Resistive inks are well known in this art. They are characterized by their resistivity as measured in Ω/□, when printed on a substrate. Thus, it is a simple matter for those skilled in the art to calculate dimensions needed to give a particular resistance value by satisfying: ##EQU1## where R is the desired resistance, σ is the resistivity of the ink as printed, l is the length of region of resistive ink 103 measured between electrical contacts thereto and ω is the width of region of resistive ink 103.

Electrical contact is made to opposite ends of region of resistive ink 103 by metal regions 107 deposited on substrate 101. Using conventional construction techniques, metal regions 107 would be deposited on substrate 101 before printing region of resistive ink 103. Thus, contact may be effected by printing resistive region 103 so as to slightly overlap metal regions 107. One suitable material for use in metal regions 107 is a vapor deposition layer of gold film. Other metals and construction techniques may also be used.

A variable center tap, shown in FIGS. 1 and 2, permitting contact to be made to a manually selected point between opposite ends of region of resistive ink 103 is arranged as follows.

A C-shaped sliding contact 109 is fitted over edge 105 of substrate 101. One arm 111 of C-shaped sliding contact engages the surface of substrate 101 on which the region of resistive ink 103 is disposed (FIG. 1B). The other arm 113 of C-shaped sliding contact 109 engages the opposite surface of substrate 101 (FIG. 1A). One of the two aforementioned arms 111 and 113 of C-shaped sliding contact 109, in this embodiment arm 113, extends across the full width of the surface of substrate 101 to which it is adjacent. The end of extended arm 113 includes a bent end 115, for the purpose of retaining C-shaped sliding contact on substrate 101. Each arm 111 and 113 also have contact points 117 and 119, formed, for example, by stamping, so as to protrude slightly towards substrate 101. The region of substrate 101 over which contact point 119 may be moved is deposited with a metal region 121.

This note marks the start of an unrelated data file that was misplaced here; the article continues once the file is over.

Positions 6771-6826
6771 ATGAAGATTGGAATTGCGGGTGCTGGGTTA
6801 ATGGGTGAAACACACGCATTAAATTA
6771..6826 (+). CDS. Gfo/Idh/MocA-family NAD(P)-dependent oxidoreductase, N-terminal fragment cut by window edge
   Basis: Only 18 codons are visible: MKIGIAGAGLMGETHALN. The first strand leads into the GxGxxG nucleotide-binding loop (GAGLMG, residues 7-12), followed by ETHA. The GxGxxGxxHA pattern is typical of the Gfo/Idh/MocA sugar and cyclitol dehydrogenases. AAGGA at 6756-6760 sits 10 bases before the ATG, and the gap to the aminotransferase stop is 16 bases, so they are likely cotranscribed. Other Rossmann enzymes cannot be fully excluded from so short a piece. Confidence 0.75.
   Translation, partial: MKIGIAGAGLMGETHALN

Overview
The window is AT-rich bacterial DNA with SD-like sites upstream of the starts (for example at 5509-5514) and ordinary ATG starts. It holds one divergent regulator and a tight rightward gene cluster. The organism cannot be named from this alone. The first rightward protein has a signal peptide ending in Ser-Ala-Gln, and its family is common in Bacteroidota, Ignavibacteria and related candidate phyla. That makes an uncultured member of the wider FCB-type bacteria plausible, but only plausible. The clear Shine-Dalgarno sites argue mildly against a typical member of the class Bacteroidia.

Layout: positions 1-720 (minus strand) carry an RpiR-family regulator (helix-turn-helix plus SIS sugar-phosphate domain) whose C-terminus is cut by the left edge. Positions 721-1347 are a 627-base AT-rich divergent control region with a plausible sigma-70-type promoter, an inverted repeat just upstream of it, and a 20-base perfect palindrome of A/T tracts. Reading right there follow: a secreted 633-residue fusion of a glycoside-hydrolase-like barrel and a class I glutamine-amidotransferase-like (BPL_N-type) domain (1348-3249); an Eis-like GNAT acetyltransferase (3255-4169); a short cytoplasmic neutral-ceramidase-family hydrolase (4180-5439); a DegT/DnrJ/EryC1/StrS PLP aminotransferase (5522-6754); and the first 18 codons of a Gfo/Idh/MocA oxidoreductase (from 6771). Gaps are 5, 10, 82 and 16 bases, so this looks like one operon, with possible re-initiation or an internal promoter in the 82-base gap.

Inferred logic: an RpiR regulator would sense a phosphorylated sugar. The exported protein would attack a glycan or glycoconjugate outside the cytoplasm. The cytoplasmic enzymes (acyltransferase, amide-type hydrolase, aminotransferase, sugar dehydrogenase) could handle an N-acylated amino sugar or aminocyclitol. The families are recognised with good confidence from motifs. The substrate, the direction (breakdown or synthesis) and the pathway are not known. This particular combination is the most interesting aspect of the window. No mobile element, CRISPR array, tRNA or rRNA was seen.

The dimensions of C-shaped sliding contact 109 and contact points 117 and 119 are selected so as to provide a tight but slidable coupling between C-shaped sliding contact 109 and substrate 101. Thus, good electrical contact to region of resistive ink 103 is made at contact point 117. Similarly, good electrical contact to metal region 121 is made at contact point 119. Desirable qualities of conductivity, dimensional stability and resilience may be achieved by constructing C-shaped sliding contact 109 of gold-plated beryllium copper. This choice of materials may be varied, particularly to maintain compatibility with a different material choice for metal regions 107. Such choices are common in the art.

Finally, connection from metal regions 107 and 121 to other circuit elements (not shown) in connection with which this device will be used is made through C-shaped end terminals 123 and C-shaped center terminal 125. C-shaped end terminals contacts may be most advantageously made of gold-plated, spring-tempered beryllium-copper or phosphor-bronze stampings. This construction gives them good conductivity and dimensional stability, along with strength for attachment to substrate 101. Again, different material choices above may result in different choices here.

As a result of the above configuration, a fixed resistance connects C-shaped end terminals 123 and a variable resistance connects the C-shaped center terminal 125 to each C-shaped end terminals 123.

There are a number of important circuits employing variable resistance elements. In some of these circuits, two such elements must have tapers which track in some predetermined fashion. Consider for example the T-pad attenuator circuit shown in FIG. 7. In such a circuit, the ganged, adjustable resistance elements should follow a predetermined, non-linear (for example, logarithmic) relationship with respect to each other, so as to provide satisfactory performance. This circuit will be discussed in further detail, below.